Vincent C. Murovich, Jr., Pittsburgh, for appellant.
Robert E. Colville, Dist. Atty., Robert L. Eberhardt, Asst. Dist. Atty., Robert A. Zunich, Pittsburgh, for appellee.
Eagen, C. J., and O'Brien, Roberts, Pomeroy, Nix and Manderino, JJ.
On January 12, 1976, appellant, Warren Paul Mulgrew, was tried by a judge sitting with a jury and found guilty of
murder of the third degree, carrying a firearm without a license, and use of a firearm in a crime of violence. The above conviction arose from the homicide of Harry Fowler on July 2, 1975. On April 1, 1976, appellant's post-verdict motions were denied. Appellant then filed a motion to reconsider the post-verdict motions, which was denied on May 25, 1976. Appellant was sentenced to a term of imprisonment of not less than ten nor more than twenty years for the conviction of murder of the third degree, and a consecutive two-and-one-half-to-five year sentence for the firearms convictions. Appellant appealed the judgment of sentence of murder of the third degree to this court and appealed the judgments of sentence in the firearms violations to the Superior Court. The Superior Court, on August 9, 1976, certified to this court the appeal for the firearms convictions.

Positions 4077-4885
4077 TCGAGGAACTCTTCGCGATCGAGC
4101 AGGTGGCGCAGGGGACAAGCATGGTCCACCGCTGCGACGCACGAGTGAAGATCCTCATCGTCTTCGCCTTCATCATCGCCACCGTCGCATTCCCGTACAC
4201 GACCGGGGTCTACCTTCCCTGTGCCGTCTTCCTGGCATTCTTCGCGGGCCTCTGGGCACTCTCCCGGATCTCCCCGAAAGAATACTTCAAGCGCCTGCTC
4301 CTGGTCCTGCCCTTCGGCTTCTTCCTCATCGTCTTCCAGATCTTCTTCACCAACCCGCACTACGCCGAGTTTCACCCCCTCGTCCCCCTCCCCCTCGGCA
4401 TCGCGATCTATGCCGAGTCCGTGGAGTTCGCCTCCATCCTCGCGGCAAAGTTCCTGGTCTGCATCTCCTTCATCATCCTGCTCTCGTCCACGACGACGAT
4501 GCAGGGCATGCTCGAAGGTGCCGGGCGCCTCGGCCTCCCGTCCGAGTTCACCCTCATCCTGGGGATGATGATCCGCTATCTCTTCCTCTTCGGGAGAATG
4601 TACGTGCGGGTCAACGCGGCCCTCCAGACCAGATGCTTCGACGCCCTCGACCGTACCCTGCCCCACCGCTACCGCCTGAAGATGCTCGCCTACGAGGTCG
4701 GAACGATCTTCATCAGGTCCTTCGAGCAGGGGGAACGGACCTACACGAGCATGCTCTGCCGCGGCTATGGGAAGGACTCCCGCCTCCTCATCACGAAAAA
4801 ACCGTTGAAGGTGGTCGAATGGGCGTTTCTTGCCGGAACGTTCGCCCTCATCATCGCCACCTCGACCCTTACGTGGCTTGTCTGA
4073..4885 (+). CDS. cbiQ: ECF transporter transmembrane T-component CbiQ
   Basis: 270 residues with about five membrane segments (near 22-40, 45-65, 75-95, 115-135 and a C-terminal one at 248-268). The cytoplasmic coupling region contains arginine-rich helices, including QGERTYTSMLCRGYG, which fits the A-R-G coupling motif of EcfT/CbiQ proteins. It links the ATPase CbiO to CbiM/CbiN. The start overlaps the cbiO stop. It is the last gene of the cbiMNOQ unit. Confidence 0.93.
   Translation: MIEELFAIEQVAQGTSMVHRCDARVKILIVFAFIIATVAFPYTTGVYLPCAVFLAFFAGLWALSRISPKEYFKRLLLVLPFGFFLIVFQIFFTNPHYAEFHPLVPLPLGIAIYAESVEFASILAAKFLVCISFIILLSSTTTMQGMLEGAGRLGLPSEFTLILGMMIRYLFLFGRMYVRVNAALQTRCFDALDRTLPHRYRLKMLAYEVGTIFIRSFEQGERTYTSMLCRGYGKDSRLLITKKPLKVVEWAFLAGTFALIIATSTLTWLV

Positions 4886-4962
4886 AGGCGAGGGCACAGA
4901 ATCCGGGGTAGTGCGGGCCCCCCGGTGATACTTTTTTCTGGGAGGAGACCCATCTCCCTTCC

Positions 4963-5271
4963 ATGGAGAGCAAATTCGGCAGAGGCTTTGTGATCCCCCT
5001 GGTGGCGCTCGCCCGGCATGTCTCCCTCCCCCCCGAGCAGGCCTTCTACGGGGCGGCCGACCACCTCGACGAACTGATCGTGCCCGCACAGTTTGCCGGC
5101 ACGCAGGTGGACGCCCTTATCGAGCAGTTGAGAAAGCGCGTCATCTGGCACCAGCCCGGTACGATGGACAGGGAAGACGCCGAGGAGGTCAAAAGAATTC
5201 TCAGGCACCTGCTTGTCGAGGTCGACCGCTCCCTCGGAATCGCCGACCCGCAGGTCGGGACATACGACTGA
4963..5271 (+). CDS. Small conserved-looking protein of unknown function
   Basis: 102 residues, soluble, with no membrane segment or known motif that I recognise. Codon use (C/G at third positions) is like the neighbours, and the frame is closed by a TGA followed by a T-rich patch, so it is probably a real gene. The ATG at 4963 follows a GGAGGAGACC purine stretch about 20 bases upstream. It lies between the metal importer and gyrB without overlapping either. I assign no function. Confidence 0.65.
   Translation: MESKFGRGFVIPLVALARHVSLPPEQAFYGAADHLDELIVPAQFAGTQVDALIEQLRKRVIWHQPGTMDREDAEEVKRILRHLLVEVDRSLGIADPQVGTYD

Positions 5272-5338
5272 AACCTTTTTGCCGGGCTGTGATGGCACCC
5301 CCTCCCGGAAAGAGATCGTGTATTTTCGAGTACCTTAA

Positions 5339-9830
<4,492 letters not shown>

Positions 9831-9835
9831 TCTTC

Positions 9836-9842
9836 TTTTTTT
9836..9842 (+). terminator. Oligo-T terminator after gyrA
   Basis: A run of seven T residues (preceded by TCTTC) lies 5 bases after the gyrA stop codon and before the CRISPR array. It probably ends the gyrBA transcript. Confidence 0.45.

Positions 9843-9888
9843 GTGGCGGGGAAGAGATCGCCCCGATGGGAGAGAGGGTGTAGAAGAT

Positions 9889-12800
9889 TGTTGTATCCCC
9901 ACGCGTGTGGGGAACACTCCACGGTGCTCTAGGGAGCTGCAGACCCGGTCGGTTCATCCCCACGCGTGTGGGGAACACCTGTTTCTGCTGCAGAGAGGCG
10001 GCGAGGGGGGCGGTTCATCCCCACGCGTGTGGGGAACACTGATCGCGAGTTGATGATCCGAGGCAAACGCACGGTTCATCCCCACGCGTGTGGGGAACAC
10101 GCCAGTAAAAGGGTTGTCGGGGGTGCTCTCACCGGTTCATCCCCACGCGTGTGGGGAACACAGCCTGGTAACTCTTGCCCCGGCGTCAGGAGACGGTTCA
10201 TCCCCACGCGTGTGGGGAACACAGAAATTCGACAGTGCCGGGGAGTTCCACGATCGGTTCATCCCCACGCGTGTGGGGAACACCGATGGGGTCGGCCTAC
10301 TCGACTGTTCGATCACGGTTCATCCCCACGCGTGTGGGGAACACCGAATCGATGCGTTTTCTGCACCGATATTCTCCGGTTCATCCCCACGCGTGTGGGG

Appellant argues that the court below erred in failing to charge the jury on the consequences of a verdict of not guilty by reason of insanity. We agree.
Appellant requested the following instruction:
"1. If you find that the defendant was insane at the time of the shooting, he will be acquitted on the ground of insanity. However, this Court has the power to order the defendant to be kept in strict custody, in such place and in such manner as this Court shall see fit so long as such person shall continue to be of unsound mind."
The above point for charge did not correctly state the applicable law at the time of the trial concerning the confinement to mental hospitals of persons acquitted of crimes by reason of insanity.
Appellant relied on the Act of March 31, 1860, P.L. 427 Sect. 66, as amended by the Act of April 17, 1929, P.L 532, § 2, which read:
"In every case in which it shall be given in evidence upon the trial of any person charged with any crime or misdemeanor, that such person was insane at the time of the ...